Food Fight’s group of 19 restaurants and one bakery in the Madison area saw turnover start to slow after giving a $1/hour increase to every kitchen employee and implementing a $13/hour minimum wage for all kitchen staff. It represented an investment of $500,000 in labor.

“Only in the last year or so I feel like things have stabilized,” said Suemnicht, who started at Johnny Delmonico’s in her early 20s and has opened many restaurants since.

“What we’re really leaning toward right now is employee referral,” she said. “You’re not going to have someone work with you that’s gonna let you down. We’re working on a program to say, can we reward the employee who referred and the employee who stayed, maybe after three months or six months?”

Food Fight has embraced concepts like Miko Poke, which shares a kitchen with Everly and requires little training. Poke is just rice, fish and toppings; serving it is like scooping ice cream. High schoolers looking for a first job can do that.

By contrast, Cento, with its long kitchen, resists reductions in staffing. Suemnicht is looking to do something different at Food Fight's new Italian restaurant, Bar Corallini, opening this spring in the former Chocolaterian space on Atwood Avenue.

Corallini will have to be competitive. Job boards teem with offers for cooks, servers, delivery drivers and bartenders. Not uncommon are $200 sign-on bonuses. Capitol Lakes, a retirement center downtown, posted a sign-on bonus for up to $1,000 for line cooks. Some promise no nights or five-day weeks, bus passes, paid time off after a year, dental and health insurance.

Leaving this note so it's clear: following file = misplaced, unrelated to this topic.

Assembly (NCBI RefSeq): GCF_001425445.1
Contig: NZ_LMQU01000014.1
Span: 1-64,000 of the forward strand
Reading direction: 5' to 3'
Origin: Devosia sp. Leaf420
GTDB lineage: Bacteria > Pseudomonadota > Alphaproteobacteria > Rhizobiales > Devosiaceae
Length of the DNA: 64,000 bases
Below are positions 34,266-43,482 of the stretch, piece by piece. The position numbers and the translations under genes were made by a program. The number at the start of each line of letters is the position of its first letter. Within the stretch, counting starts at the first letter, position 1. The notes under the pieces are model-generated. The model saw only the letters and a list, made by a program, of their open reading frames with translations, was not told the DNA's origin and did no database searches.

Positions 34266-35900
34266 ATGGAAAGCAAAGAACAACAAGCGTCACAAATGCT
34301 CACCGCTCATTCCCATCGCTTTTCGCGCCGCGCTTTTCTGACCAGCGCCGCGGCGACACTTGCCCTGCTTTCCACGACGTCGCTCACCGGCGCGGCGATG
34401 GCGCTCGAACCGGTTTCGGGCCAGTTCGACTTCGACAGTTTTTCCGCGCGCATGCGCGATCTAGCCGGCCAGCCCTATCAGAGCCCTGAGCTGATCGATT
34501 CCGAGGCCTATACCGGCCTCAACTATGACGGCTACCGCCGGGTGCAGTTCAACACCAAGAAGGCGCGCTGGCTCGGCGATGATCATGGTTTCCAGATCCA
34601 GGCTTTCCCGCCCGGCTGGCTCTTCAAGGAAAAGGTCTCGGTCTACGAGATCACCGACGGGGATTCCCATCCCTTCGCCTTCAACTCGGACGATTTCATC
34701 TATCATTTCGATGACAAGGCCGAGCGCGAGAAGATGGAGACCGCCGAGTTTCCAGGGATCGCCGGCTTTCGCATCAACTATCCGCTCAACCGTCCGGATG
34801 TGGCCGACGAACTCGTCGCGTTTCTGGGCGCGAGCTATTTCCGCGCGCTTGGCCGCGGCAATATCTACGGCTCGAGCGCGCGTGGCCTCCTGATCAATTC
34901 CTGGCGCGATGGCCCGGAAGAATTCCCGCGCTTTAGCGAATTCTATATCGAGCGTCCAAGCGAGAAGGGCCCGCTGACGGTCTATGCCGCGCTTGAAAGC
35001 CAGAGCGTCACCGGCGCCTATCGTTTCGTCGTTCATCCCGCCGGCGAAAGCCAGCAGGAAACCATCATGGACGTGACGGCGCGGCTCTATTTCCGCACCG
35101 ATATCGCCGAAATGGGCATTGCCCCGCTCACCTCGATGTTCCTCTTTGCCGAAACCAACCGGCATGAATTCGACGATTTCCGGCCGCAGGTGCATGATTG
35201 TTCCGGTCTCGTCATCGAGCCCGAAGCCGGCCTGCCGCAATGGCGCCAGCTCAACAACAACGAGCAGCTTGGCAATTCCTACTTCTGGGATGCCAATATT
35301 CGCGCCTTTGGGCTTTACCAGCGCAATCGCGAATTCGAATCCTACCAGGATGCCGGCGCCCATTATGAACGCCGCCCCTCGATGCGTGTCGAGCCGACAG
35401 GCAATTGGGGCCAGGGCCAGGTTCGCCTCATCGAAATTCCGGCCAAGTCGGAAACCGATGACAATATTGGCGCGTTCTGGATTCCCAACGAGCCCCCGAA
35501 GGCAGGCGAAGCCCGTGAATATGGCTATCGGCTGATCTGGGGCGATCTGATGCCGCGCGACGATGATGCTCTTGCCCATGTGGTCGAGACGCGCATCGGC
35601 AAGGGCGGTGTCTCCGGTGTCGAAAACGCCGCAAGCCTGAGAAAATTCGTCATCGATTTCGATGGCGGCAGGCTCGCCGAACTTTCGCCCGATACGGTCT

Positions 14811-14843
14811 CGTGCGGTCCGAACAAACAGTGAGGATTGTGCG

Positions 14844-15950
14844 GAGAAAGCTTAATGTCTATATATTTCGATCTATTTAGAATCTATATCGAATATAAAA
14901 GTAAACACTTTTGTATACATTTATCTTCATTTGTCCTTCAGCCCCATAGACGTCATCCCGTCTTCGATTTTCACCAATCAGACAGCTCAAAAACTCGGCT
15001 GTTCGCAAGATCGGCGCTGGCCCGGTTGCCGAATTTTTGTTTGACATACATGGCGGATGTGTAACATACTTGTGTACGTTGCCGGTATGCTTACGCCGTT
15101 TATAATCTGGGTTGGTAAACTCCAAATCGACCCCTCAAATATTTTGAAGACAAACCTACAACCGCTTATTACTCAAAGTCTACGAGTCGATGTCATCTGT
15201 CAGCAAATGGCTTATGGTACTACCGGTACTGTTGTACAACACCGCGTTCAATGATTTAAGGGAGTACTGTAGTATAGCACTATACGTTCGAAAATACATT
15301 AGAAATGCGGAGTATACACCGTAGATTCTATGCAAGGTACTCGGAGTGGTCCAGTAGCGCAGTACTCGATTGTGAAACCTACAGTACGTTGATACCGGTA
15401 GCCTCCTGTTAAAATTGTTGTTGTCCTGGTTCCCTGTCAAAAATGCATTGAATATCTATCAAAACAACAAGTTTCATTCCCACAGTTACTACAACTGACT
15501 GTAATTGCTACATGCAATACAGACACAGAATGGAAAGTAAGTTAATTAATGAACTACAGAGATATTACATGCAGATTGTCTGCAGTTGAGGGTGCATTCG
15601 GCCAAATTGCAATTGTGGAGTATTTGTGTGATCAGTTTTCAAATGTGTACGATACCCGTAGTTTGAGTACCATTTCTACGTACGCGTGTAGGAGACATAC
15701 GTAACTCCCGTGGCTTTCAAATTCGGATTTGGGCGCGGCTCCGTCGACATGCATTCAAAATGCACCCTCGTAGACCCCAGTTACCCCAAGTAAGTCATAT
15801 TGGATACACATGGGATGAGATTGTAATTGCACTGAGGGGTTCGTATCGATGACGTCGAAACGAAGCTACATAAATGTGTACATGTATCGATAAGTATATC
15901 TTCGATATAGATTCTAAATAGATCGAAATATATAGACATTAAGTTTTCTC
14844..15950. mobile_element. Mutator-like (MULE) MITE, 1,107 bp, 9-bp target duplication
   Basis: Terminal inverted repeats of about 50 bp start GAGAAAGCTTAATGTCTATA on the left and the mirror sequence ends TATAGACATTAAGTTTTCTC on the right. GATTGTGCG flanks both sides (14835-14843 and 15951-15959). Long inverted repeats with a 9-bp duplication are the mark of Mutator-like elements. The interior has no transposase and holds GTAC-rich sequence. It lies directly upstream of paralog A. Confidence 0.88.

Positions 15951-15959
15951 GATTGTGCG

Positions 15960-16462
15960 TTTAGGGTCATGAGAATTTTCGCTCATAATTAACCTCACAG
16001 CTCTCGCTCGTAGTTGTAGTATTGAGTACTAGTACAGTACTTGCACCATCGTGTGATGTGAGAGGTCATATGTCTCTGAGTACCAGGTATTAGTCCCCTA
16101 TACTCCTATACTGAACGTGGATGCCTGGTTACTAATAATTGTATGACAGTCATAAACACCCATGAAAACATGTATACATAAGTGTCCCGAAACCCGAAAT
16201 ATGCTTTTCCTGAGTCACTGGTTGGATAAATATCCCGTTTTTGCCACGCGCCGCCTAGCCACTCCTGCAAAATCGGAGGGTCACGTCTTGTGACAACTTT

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Marissa Silverberg, front of house manager, waits on a table during a lunch service at Joon. 

Cultural shifts

The element that can sometimes go missing in purely financial discussions is a culture of camaraderie. Carroll called the 20-something line cooks at Brasserie V “the hardest working staff I’ve had the pleasure of working with, just as dedicated to food as they were to their schooling.”

“We spend more time together in restaurants than we do with friends or families,” he said. “Some of us spend 60 hours a week shoulder to shoulder in stressful situations.”

A higher paycheck helps, but it’s not enough to stem the tide of turnover.